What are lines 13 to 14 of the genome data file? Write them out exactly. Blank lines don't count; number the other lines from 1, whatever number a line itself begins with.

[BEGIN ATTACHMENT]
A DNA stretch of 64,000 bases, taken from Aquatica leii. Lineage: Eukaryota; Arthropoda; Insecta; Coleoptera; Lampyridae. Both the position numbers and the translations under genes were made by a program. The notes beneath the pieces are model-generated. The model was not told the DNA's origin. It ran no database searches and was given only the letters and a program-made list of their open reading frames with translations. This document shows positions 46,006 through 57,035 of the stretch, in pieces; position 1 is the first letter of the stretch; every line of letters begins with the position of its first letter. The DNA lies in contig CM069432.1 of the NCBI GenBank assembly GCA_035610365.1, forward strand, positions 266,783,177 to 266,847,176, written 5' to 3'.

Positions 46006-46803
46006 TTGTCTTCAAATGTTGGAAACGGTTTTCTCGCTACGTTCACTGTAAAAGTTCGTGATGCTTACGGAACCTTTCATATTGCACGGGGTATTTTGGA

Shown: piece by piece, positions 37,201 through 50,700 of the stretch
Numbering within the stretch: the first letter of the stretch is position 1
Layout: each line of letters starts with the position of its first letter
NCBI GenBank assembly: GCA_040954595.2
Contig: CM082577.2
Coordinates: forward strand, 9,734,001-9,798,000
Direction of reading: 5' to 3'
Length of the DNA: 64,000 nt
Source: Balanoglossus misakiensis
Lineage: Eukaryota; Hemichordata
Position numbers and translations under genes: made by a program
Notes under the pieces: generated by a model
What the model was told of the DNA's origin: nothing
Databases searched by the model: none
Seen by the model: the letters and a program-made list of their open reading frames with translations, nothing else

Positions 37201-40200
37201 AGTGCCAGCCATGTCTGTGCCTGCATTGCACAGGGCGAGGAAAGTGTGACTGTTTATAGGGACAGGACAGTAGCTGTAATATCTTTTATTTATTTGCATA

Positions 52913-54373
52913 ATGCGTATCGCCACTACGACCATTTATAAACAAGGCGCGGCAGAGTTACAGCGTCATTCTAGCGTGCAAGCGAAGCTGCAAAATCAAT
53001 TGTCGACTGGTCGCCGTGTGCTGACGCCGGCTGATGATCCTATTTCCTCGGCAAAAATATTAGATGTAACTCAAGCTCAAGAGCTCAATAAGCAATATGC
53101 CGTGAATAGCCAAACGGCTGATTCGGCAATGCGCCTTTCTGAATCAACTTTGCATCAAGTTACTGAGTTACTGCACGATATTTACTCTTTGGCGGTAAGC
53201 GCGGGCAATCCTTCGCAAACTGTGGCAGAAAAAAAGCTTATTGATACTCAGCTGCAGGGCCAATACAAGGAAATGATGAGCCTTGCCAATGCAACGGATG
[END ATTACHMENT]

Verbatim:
Lineage: Eukaryota; Hemichordata
Position numbers and translations under genes: made by a program